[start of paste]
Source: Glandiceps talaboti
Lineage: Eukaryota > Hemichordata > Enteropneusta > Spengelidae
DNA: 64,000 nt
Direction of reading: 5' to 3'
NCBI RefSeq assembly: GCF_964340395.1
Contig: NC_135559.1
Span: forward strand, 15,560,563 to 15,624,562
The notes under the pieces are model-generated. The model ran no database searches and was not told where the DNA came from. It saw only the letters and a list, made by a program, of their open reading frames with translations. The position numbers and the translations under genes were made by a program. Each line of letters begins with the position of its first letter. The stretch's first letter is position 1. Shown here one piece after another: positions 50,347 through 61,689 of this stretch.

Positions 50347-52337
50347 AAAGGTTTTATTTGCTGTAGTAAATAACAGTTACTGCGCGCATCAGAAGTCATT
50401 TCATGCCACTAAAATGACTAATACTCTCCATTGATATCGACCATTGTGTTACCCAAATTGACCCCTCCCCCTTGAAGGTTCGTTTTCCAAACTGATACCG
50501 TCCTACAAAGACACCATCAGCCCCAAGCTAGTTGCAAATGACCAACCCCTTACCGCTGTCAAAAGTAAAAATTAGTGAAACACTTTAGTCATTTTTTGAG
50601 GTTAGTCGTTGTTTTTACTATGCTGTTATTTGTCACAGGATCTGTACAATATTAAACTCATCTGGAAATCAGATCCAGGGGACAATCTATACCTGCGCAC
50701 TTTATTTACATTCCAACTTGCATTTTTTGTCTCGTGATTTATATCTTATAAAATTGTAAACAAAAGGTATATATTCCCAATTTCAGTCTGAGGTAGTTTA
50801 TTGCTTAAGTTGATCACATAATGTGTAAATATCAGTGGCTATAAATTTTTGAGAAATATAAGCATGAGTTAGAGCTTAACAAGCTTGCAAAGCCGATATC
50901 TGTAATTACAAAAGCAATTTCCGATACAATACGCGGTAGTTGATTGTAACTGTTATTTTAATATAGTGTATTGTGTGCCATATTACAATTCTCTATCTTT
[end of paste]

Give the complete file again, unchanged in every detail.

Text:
Source: Glandiceps talaboti
Lineage: Eukaryota > Hemichordata > Enteropneusta > Spengelidae
DNA: 64,000 nt
Direction of reading: 5' to 3'
NCBI RefSeq assembly: GCF_964340395.1
Contig: NC_135559.1
Span: forward strand, 15,560,563 to 15,624,562
The notes under the pieces are model-generated. The model ran no database searches and was not told where the DNA came from. It saw only the letters and a list, made by a program, of their open reading frames with translations. The position numbers and the translations under genes were made by a program. Each line of letters begins with the position of its first letter. The stretch's first letter is position 1. Shown here one piece after another: positions 50,347 through 61,689 of this stretch.

Positions 50347-52337
50347 AAAGGTTTTATTTGCTGTAGTAAATAACAGTTACTGCGCGCATCAGAAGTCATT
50401 TCATGCCACTAAAATGACTAATACTCTCCATTGATATCGACCATTGTGTTACCCAAATTGACCCCTCCCCCTTGAAGGTTCGTTTTCCAAACTGATACCG
50501 TCCTACAAAGACACCATCAGCCCCAAGCTAGTTGCAAATGACCAACCCCTTACCGCTGTCAAAAGTAAAAATTAGTGAAACACTTTAGTCATTTTTTGAG
50601 GTTAGTCGTTGTTTTTACTATGCTGTTATTTGTCACAGGATCTGTACAATATTAAACTCATCTGGAAATCAGATCCAGGGGACAATCTATACCTGCGCAC
50701 TTTATTTACATTCCAACTTGCATTTTTTGTCTCGTGATTTATATCTTATAAAATTGTAAACAAAAGGTATATATTCCCAATTTCAGTCTGAGGTAGTTTA
50801 TTGCTTAAGTTGATCACATAATGTGTAAATATCAGTGGCTATAAATTTTTGAGAAATATAAGCATGAGTTAGAGCTTAACAAGCTTGCAAAGCCGATATC
50901 TGTAATTACAAAAGCAATTTCCGATACAATACGCGGTAGTTGATTGTAACTGTTATTTTAATATAGTGTATTGTGTGCCATATTACAATTCTCTATCTTT